Tuesday, 19 May 2015

How Boko Haram Cultivates Girls for Suicide Bombing Missions - Chilling Story

One of the women freed by soldiers from Boko Haram’s captivity, Meriam, 36, has narrated how Boko Haram terrorists trained and prepared girls and women for suicide missions.

In a revealing interview with the New York Times, Meriam, who had just arrived at one of the internally displaced persons’ camp in Maiduguri, the Borno State capital from Gwoza,  narrated how she was imprisoned with dozens of other women including some who were being trained as suicide bombers.
According to her, the suicide bomber after being brainwashed, will be assured of Allah’s forgiveness after death.
“The Boko Haram would recite the prayer for the dead,” Meriam said. “Then they would 
put on the hijab,” covering the suicide belt.

After they had prepared,

“They said, ‘God will forgive us,’” she said. “Then, they would enter the vehicles, and they would send the women away.”

Meriam said she had seen a few of the Chibok village girls at the hospital in Gwoza, and said that the Boko Haram appeared to give them a special status.

According to the New York Times,  hundreds of women and girls captured by Boko Haram had been raped, many repeatedly, in what officials and relief workers described as a deliberate strategy to dominate rural residents and possibly even create a new generation of Islamist militants in the country
In interviews, the women described being locked in houses by the dozen, at the beck and call of fighters who forced them to have sex, sometimes with the specific goal of impregnating them.
“They married me,” said Hamsatu, 25, a young woman in a black-and-purple head scarf, looking down at the ground. She said she was four months pregnant, that the father was a Boko Haram member and that she had been forced to have sex with other militants who took control of her town.
“They chose the ones they wanted to marry,” added Hamsatu, whose full name was not used to protect her identity. “If anybody shouts, they said they would shoot them.”

Yahauwa, 30, used her green head scarf to wipe away tears as she clutched a plastic bag full of medicine. She had just tested positive for H.I.V.

“Is it from the people who forced me to have affairs with them?” she asked a relief worker, tears streaming down her face.

Later, she explained that she and many other women had been “locked in one big room.”

“When they came, they would select the one they wanted to sleep with,” she said. “They said, ‘If you do not marry us, we will slaughter you.’  ”

As the women spoke, two trucks crammed with more people arrived at the rudimentary camp guarded by watchful soldiers. Even the local news media are kept out.

Many of the residents of the camp spend the day outside in blazing 100-degree-plus heat here. They dare not return home.
The humiliation of what the refugees have been through led many of the women interviewed at the camp to deny being abused by the militants. But relief workers here said that when they arrived, many acknowledged that they had been raped.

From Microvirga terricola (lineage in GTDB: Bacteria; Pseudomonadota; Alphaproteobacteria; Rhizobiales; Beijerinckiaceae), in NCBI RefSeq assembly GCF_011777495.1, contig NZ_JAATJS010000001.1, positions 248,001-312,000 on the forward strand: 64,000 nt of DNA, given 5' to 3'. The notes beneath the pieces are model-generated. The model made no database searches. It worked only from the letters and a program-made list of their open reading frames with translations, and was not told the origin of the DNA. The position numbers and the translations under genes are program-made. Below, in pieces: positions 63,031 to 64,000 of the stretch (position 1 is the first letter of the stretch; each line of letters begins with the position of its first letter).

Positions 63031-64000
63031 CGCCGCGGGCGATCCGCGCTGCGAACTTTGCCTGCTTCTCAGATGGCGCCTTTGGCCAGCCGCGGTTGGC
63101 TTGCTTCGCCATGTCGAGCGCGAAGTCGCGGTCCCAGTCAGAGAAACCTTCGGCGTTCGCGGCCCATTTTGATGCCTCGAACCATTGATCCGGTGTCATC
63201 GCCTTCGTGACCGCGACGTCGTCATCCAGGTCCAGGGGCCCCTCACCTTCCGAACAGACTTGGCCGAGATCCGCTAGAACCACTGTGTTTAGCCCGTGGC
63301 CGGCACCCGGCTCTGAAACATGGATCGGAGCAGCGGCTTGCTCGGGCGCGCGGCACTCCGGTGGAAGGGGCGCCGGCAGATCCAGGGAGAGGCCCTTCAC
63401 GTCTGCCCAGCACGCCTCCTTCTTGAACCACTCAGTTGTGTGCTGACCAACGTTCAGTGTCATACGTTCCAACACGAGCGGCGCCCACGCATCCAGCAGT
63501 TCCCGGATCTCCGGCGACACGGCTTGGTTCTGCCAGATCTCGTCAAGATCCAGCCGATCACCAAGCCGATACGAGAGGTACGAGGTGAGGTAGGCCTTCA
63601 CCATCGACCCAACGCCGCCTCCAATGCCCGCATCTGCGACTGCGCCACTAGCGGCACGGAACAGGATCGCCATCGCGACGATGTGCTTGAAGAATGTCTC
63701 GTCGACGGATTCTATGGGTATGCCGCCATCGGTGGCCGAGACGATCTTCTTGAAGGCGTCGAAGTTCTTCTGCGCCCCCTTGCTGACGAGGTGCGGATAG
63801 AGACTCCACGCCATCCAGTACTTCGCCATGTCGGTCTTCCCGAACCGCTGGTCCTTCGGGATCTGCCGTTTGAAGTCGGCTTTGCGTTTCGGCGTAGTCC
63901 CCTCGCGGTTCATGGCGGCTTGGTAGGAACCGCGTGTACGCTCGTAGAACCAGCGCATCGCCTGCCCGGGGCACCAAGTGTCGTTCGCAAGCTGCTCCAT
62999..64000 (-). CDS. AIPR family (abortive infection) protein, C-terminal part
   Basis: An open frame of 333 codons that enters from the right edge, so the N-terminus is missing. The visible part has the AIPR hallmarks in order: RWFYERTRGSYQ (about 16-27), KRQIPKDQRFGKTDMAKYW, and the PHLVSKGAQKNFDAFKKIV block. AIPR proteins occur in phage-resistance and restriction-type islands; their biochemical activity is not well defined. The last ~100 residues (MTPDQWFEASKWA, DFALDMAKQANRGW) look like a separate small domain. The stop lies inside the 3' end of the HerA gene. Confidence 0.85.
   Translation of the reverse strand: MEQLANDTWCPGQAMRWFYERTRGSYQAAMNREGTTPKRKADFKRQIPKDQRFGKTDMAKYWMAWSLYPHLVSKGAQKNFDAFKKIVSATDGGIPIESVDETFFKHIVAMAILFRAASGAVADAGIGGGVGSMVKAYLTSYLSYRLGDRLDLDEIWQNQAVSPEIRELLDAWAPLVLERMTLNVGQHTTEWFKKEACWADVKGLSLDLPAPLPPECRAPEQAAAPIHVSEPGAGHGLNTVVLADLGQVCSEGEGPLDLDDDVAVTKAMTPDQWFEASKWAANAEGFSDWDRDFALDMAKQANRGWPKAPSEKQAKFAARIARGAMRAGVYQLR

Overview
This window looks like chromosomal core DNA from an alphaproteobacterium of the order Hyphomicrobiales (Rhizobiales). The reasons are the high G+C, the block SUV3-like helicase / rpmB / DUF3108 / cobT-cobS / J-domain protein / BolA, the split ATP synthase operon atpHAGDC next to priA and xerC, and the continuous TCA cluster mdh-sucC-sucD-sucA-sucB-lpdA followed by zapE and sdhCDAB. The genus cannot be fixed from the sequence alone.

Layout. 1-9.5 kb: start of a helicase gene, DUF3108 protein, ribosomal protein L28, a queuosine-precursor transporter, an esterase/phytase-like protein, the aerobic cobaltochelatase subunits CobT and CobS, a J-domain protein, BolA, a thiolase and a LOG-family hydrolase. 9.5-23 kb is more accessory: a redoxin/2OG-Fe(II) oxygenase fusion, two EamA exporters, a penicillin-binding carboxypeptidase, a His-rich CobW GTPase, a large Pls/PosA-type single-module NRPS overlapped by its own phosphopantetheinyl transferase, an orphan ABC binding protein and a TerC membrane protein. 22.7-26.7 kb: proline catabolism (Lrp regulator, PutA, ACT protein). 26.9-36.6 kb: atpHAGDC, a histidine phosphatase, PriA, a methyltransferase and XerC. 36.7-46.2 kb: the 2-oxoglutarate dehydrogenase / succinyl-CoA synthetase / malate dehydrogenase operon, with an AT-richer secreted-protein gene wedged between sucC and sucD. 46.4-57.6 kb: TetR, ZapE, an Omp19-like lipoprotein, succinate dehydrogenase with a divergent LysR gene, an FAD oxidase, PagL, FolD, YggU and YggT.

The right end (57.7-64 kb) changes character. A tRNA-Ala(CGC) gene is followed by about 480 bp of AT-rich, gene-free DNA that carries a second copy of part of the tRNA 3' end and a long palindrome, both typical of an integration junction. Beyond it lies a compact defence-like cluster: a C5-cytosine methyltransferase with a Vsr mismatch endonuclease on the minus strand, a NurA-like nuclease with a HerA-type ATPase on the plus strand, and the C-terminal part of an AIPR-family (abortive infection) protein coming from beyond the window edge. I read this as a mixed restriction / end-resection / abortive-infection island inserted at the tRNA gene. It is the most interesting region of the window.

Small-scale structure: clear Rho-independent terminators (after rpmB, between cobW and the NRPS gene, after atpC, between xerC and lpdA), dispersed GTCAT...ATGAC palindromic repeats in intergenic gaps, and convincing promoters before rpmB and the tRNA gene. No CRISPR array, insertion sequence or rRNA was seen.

Yana, a young woman wearing sparkling golden bangles, said the fighters had “parked” her – a word many women have used to describe their imprisonment – with about 50 other women in a house in Bama, Borno State’s second city, with a population of several hundred thousand. Bama was occupied by Boko Haram last September.
Inside the house,
“If they want to have an affair with a woman, they will just take her to a private place, so that the others won’t see,” said Yana in a singsong voice. She could not recall her age; a relief worker at the camp here said she had been raped so often by Boko Haram that she was “psychologically affected.”

Yana said the militants had forced her to have sex with them.

Her feet and stomach were swollen and the relief worker said she was likely pregnant, though her test results had not come back yet. Others workers here said many of the women had signs of physical and psychological trauma from being raped repeatedly.
Fanna, a delicate 12-year-old who had arrived at the camp here three days before, crouched on the floor, clasping her knees, and insisted in her thin child’s voice that Boko Haram had not touched her.
“The sect leaders make a very conscious effort to impregnate the women,” said the Borno State Governor, Kashim Shettima. “Some of them, I was told, even pray before mating, offering supplications for God to make the products of what they are doing become children that will inherit their ideology.”

“It’s like they wanted to have their own siblings, to take over from them,” added Abba Mohammed Bashir Shuwa, a senior state official in Maiduguri.

A relief official at the camp who is working closely with the abused women echoed that thought.

“We are going to have another set of Boko Haram,” said the official, Hadiza Waziri. “Most of these women now, they don’t want these pregnancies. You cannot love the child.”

The militants have openly promised to treat women as chattel. After Boko Haram militants kidnapped nearly 300 schoolgirls from Chibok last year, the group’s leader called them slaves and threatened to “sell them in the market.”

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